Noam Chomsky: Trump and Our Resistance

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Noam Chomsky. (photo: Andrew Rusk/Flickr) go to original article

By Jacobin
28 December 16

Noam Chomsky on progressive reform, Fidel Castro, and building resistance under Donald Trump.
s he approaches ninety years old, Noam Chomsky’s bibliography just keeps expanding. Fortunately for the international left, he also continues giving interviews.

Earlier this month, less than a week before his eighty-eighth birthday, Chomsky sat down for a conversation at his office in Cambridge, Massachusetts. Interviewed by Vaios Triantafyllou, a graduate student at the University of Pennsylvania, Chomsky discussed everything from socialism, human nature, and the Adam Smith to the US president-elect. (The transcript has been condensed and edited for clarity.)

As Donald Trump fills out his Cabinet, Chomsky allows that the future could be one of bigotry and scapegoating. But the choice is still up to us: “Whether that could succeed,” Chomsky says of divide-and-conquer tactics, “depends on the kind of resistance that will be mounted by people just like you.”

How should socialists think about the relationship between reforms that humanize the existing system of production (as proposed by Sanders) and the long-term goal of abolishing capitalism altogether?

Well, first of all we should recognize that, like most terms of political discourse, socialism has more or less lost its meaning. Socialism used to mean something. If you go back far enough, it meant basically control of production by producers, elimination of wage labor, democratization of all spheres of life; production, commerce, education, media, workers’ control in factories, community control of communities, and so on. That was socialism once.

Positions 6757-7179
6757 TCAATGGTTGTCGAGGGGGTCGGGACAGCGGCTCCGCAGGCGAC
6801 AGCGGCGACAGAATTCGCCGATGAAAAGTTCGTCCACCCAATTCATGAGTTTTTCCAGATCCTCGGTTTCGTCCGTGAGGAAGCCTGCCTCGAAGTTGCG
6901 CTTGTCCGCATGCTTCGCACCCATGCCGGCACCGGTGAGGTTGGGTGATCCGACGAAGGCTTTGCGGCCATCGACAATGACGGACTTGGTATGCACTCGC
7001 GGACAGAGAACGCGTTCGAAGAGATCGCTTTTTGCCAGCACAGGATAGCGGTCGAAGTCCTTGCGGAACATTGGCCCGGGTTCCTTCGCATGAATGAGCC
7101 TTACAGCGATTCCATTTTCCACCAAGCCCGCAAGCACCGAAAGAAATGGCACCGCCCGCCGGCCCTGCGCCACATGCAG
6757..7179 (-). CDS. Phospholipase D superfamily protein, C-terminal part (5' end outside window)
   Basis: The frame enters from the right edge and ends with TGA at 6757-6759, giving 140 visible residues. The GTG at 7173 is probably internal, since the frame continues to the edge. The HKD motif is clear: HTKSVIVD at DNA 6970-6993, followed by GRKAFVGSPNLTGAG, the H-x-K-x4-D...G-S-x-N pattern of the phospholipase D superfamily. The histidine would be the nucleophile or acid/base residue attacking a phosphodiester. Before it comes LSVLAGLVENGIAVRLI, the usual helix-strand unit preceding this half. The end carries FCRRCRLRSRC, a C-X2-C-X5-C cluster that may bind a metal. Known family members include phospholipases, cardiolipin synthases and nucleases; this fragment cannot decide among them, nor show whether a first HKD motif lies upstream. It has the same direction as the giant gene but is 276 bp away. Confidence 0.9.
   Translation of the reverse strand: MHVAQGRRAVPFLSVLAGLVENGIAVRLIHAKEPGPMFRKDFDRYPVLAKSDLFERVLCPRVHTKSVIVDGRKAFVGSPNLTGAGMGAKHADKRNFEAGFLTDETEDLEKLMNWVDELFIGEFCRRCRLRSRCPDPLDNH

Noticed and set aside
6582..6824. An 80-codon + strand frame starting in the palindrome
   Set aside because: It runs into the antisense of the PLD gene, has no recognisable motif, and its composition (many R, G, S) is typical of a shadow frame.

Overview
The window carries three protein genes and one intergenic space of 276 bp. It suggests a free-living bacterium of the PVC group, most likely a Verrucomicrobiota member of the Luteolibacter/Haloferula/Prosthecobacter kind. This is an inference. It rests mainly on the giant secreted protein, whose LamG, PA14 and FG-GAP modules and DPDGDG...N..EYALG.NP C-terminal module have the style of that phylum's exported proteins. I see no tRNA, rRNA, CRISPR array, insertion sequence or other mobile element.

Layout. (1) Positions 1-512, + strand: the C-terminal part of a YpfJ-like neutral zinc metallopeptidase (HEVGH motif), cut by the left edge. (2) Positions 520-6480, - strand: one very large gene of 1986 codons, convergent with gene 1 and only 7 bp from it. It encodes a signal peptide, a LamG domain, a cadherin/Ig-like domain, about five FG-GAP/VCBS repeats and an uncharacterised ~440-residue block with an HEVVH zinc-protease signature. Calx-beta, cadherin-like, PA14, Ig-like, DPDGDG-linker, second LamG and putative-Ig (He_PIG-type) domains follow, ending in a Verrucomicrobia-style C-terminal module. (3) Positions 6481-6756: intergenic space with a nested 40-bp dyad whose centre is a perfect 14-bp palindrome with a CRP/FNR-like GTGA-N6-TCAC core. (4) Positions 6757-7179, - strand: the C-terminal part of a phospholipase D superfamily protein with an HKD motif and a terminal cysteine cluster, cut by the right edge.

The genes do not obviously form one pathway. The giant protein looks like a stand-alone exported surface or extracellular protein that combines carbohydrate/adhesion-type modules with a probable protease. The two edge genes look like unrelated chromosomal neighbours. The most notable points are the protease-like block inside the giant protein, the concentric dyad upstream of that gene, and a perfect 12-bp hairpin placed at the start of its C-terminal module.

But it hasn’t meant that for a hundred years. In fact, what were called the socialist countries were the most anti-socialist systems in the world. Workers had more rights in the United States and England than they had in Russia, and it was somehow still called socialism.

As far as Bernie Sanders is concerned, he is a decent, honest person, and I supported him. What he means by socialism is New Deal liberalism. In fact, his actual policies would not have been a great surprise to General Eisenhower. The fact that this is called a political revolution is a sign of how far to the right the political spectrum has shifted, mainly in the last thirty years, since the neoliberal programs began to be instituted. What he was calling for was a restoration of something like New Deal liberalism, which is a very good thing.

So, going to your question, I think we should ask: should people who care about human beings, and their lives and concerns, seek to humanize the existing system of production by the means you describe? And the answer is, sure they should do that, that’s better for people.